The history of these rifles is very much tied into to the two cavalry regiments, which were the main Finnish Army cavalry units before and during World War 2. Those two regiments were Uudenmaa Dragoon Regiment (Uudenmaan Ratsurykmentti, URR) and Häme Cavalry Regiment (Hämeen Ratsurykmentti, HRR), each of which were about similar size as infantry battalion. Tactics-wise these two regiments were mounted infantry, hence they were normally fighting dismounted and had bayonets for their rifles. Other smaller pre-war cavalry units issued with these rifles were Cavalry NCO School (Ratsuväen Aliupseerikoulu), Mounted Artillery Battery (Ratsastava Patteri) and Signal Squadron (Viestieskadroona). Considering the years when cavalry rifles m/27 were issued, they were originally probably issued with bayonets m/29 and/or m/35.

    During World War 2 cavalry rifles M/27 was the standard rifle model of Finnish cavalry and saw heavy frontline combat repeatedly. Due hard combat use the total number of remaining cavalry rifles m/27 got smaller and smaller. In summer of 1944 Cavalry Brigade suffered heavy losses during battles fought in islands of Viipurinlahti Gulf. What is known suggests that large number of M/27 cavalry rifles were lost in these battles. The last method of getting off the islands when they were lost was often swimming - and nobody could swim much of a distance with a rifle. During demobilization of autumn 1944 remaining cavalry rifles m/27 were gathered to Weapons Depot 3, which found 923 of them to be in such a poor condition, that they were ordered to be scrapped. The last remaining 304 rifles were sold to United States in year 1960 through Interarms. Nowadays Finnish cavalry rifles M/27 are very rare and highly valued collector's items.

    PICTURE: Dog handler from 3 Squadron (Company) of Uudenmaa Dragoon Regiment with his cavalry rifle m/27 and german shepherd. Notice length of the rifle, front sight arrangement, nosecap and downwards folded bolt handle. Soldier has Hungarian m/38 steel helmet, breadbag, mess kit and ammo pouch. German shepherd has harness with SA-marking to indicate its military status. Photographed by Military Official T. Ovaskainen July of 1942 in Sunku. (SA-kuva.fi archive, photo number 99976). CLICK THUMBNAIL TO SEE LARGER PIC (163 KB).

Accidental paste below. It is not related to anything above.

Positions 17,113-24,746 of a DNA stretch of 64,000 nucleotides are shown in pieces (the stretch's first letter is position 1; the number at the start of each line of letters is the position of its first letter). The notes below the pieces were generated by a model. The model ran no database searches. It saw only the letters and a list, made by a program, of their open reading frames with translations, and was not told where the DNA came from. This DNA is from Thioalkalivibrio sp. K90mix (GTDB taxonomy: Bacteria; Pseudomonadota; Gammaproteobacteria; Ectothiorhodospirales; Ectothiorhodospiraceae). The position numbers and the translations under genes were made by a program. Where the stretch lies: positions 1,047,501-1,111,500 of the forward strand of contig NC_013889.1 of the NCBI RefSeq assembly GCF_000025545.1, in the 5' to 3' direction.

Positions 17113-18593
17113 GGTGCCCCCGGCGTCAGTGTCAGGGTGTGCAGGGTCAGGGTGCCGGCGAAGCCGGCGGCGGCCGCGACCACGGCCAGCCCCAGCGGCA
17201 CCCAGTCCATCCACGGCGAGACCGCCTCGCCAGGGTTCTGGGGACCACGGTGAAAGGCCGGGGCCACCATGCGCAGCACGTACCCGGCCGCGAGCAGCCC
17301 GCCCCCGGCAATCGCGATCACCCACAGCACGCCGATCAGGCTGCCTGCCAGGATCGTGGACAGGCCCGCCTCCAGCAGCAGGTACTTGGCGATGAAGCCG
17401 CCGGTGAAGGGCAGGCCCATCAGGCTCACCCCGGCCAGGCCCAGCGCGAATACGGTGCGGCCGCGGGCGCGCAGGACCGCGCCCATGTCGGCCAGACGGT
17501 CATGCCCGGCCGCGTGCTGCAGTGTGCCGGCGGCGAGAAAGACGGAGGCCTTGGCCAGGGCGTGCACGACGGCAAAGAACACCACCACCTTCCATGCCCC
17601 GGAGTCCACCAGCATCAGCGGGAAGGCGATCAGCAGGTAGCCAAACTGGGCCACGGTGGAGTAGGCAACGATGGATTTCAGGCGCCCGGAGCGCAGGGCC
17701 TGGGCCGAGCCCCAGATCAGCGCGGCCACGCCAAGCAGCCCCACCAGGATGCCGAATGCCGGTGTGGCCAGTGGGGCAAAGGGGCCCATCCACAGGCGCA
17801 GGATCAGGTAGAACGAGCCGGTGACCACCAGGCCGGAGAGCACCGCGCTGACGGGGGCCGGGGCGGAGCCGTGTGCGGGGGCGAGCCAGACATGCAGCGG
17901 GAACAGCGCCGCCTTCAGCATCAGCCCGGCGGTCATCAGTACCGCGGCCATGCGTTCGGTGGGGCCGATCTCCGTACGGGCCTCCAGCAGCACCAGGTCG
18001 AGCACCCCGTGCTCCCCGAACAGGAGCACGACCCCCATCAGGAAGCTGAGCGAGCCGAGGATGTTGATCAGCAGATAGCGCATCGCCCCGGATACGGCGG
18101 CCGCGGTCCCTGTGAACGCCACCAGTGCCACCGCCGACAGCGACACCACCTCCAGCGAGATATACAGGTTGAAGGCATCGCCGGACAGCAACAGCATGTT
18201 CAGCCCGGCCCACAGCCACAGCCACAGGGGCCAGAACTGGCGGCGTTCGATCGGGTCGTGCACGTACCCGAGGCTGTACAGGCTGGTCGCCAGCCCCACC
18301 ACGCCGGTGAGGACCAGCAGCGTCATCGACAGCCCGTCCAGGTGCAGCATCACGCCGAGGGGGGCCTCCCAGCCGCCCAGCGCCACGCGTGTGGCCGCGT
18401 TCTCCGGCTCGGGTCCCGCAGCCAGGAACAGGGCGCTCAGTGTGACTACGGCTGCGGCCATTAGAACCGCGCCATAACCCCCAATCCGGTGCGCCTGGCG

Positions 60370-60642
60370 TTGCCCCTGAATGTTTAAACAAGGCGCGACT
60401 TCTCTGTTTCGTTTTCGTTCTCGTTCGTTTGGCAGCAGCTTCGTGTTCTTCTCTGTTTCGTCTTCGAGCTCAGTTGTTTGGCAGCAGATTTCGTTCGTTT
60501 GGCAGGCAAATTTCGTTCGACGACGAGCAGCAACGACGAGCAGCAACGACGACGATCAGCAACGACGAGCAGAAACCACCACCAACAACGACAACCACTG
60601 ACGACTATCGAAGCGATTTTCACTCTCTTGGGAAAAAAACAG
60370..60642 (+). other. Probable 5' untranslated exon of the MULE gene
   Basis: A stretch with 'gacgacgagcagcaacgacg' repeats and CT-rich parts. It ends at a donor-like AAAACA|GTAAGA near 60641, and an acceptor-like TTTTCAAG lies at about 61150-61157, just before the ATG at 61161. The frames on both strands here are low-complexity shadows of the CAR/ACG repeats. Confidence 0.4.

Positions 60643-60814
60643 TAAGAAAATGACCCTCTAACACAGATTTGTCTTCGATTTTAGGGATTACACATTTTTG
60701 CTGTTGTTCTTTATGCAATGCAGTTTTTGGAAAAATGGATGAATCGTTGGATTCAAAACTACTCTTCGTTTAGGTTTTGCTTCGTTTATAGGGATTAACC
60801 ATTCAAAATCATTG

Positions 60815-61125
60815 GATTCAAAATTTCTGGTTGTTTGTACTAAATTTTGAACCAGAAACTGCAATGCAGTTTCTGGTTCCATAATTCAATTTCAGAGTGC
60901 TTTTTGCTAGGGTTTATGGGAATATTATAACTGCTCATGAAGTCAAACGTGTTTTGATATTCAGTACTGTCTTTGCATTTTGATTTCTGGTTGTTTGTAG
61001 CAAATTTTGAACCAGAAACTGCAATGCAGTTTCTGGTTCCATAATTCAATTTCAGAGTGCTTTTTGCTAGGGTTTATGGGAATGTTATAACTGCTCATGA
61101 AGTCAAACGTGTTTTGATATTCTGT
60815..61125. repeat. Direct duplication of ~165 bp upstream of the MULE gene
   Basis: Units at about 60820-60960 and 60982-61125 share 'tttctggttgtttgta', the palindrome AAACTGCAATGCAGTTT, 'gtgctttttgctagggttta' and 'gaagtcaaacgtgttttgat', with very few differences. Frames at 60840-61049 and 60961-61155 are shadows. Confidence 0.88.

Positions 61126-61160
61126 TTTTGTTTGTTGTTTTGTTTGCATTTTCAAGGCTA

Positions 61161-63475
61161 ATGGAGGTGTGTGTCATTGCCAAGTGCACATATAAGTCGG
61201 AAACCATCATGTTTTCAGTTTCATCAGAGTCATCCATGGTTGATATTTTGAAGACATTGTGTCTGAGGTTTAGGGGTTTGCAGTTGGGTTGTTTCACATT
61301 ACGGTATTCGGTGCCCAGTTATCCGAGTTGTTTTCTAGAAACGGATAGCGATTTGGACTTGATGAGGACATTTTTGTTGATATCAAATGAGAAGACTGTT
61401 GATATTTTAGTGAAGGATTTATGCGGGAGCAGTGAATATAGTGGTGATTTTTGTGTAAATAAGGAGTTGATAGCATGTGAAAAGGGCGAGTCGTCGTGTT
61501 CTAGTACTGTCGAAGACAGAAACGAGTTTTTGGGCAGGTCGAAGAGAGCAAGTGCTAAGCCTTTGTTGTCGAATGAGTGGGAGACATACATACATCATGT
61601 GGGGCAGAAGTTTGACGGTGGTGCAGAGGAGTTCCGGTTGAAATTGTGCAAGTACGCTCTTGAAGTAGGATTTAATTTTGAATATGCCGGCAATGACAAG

Cavalry rifle M/27 is very much a rifle, with which buyer beware is a very valid notion. Due to its rarity these rifles are now among the most expensive Mosin-Nagant rifles in the collector's market. However that is not the only reason to be exceptionally careful. While rifle stocks of those 923 rifles ordered be scrapped in year 1944 were destroyed, their rifle barrels were sold as scrap metal and other parts reserved as spare parts. Apparently after that quite a few rifles were assembled in Finland by using old rifle barrels (either one of the original cavalry rifle m/27 barrels acquired from dealer of scrap metal or shortened M/27 infantry rifle barrel) and mixed parts combined with certain parts unique to M/27 cavalry rifle. These later assembled "restored" or "reproduced" rifles always have new or modified rifle stocks, which were made by cutting some other old Mosin-Nagant rifle stock shorter and modifying it to fit the purpose. Serial number range used for rifle barrels of cavalry rifle M/27 was included among that of infantry rifle M/27. To be more specific grand majority of cavalry rifles M/27 had serial number that was around 27,000 - 75,000. But apparently also infantry rifle barrels with worn out rifling in muzzle area were shortened for the purpose.

     

    7,62 mm Military Rifle M/28, "Suojeluskuntain Pystykorva":

    ("Pystykorva of Civil Guard")

    PICTURE: Military rifle M/28 of Suojeluskunta. (Photo taken in Sotamuseo). CLICK THUMBNAIL TO SEE LARGER PIC (38 KB).

    Calibre:

    7,62 mm x 54 R

    Length:

    1190 mm

    Barrel length:

    685 mm

    Weight:

    4,1 kg

    Magazine:

    5, non-removable

    Official abbreviations:

    "7,62 kiv/28" and "762 KIV 28"

    Country of origin:

    Finland

    Prototype:

    1927

    Production:

    1928 - 1933, total amount about 33,000.

    Finnish use: Bought by Suojeluskunta (Civil Guard), used by Finnish Army in World War 2, one of the rifle models issued mainly to frontline infantry use. Some of these rifles were modified to M/28-30 before the war.